TomTom unveils autonomous test vehicle

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In the buildup to Europe’s biggest automotive event, the IAA Frankfurt Motor Show in Germany, navigation and traffic information company TomTom released details of its latest fully autonomous test vehicle and the increased use of its maps in automated vehicles worldwide.

Named ‘Trillian’, the highly customized car has been designed to test and improve TomTom’s autonomous driving technologies, which includes the industry-leading High Definition (HD) Map, Roadagrams, and the AutoStream map streaming service. Eight lidar scanners, stereo cameras and six radars are built into the new vehicle, with the extensive sensor set allowing for the testing of different sensor configurations. They provide a 360-degree view of the vehicle’s surroundings, and the data from these sensors is processed and referenced against the TomTom HD Map so the vehicle can locate itself precisely.

The TomTom HD Map is a highly accurate and highly attributed representation of the road, including lane models, lane geometry, and traffic signs, with accuracy down to a few inches. It enables automated vehicles to precisely locate themselves on the road; to build a detailed model of the surrounding environment working together with the vehicle sensors; and to plan a path to the destination. Recently TomTom announced that it had closed deals with multiple global carmakers to provide its HD Map, which covers Europe, the USA and Asia, securing market leadership in high definition mapping.

As it prepares for IAA Frankfurt, which runs from September 12-22, the company has announced that the number of SAE Level 1 and Level 2-enabled vehicles powered by its maps for automated driving has doubled. TomTom says there are now over one million vehicles, both private and commercial, and from multiple vehicle manufacturers, are now in use on the world’s roads. SAE Level 1 (Driver Assistance) encompasses automation of either lateral or longitudinal vehicle motion control, while Level 2 (Partial Automation) encompasses automation of both lateral and longitudinal vehicle motion control. TomTom notes that the use of its maps for driver assistance and safety warnings can help automakers to achieve higher Euro NCAP (European New Car Assessment Program) ratings.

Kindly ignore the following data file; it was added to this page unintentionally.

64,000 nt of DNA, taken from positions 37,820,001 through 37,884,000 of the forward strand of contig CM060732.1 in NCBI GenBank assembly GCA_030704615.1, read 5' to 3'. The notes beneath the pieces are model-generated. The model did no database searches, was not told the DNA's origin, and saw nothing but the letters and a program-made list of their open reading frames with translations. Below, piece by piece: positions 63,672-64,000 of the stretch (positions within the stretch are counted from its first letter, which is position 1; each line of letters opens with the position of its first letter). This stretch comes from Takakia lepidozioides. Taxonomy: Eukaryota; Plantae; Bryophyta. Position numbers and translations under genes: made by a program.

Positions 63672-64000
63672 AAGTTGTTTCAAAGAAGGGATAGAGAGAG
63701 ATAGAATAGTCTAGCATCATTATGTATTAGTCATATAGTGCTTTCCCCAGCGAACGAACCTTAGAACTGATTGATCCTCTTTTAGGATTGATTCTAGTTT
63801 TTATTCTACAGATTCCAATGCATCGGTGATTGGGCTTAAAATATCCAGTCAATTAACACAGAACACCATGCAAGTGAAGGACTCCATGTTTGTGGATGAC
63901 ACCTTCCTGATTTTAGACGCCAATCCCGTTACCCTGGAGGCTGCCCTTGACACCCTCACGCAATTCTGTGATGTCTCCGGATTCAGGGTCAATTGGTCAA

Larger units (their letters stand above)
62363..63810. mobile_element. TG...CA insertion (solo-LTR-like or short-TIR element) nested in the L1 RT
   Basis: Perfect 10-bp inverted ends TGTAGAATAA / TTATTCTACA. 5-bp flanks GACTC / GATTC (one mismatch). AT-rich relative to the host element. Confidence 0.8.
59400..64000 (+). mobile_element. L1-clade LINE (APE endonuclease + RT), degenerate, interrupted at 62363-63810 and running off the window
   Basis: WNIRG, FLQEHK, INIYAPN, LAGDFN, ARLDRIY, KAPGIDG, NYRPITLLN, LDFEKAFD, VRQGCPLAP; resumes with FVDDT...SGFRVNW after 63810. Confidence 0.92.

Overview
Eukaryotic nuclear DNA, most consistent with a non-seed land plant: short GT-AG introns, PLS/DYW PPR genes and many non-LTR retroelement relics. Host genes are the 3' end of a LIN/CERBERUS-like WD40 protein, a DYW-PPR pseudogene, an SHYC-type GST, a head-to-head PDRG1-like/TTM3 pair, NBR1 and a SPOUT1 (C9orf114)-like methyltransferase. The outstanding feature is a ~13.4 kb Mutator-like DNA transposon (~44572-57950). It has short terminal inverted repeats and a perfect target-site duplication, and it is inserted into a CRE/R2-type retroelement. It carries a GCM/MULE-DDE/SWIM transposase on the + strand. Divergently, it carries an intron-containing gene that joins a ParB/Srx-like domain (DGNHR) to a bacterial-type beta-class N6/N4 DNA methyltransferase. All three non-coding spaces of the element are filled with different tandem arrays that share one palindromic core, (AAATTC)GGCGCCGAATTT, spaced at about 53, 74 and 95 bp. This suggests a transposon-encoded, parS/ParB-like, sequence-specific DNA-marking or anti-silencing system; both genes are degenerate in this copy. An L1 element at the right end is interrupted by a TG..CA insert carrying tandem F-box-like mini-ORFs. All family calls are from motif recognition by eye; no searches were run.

“Having our own autonomous vehicle is a critical advantage when it comes to developing the technology required for safe and comfortable autonomous driving. We can continuously test our mapping technology on the roads, get insights and high-quality data on how it performs in a multitude of circumstances and, right away, feed this into our AI-driven map-making process,” said Willem Strijbosch, TomTom’s head of autonomous driving. “We’re already the natural choice for automakers who want to deploy automated driving systems on a global scale. Now that we can move even faster in our research and product development, we’re further elevating the quality of our offering. From helping commercial vehicles to drive more efficiently, to keeping passenger cars safe on the highway, our maps for automated driving are paving the way for an autonomous future.”

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Adam joined the company in 1994, and has been News Editor of TTT since 2009. In his other role as Circulation Manager, he helped create the original Traffic Technology International distribution list 23 years ago, and has been working on it ever since. Outside of work, he is a keen fisherman, runs a drumming band, and plays an ancient version of cricket.

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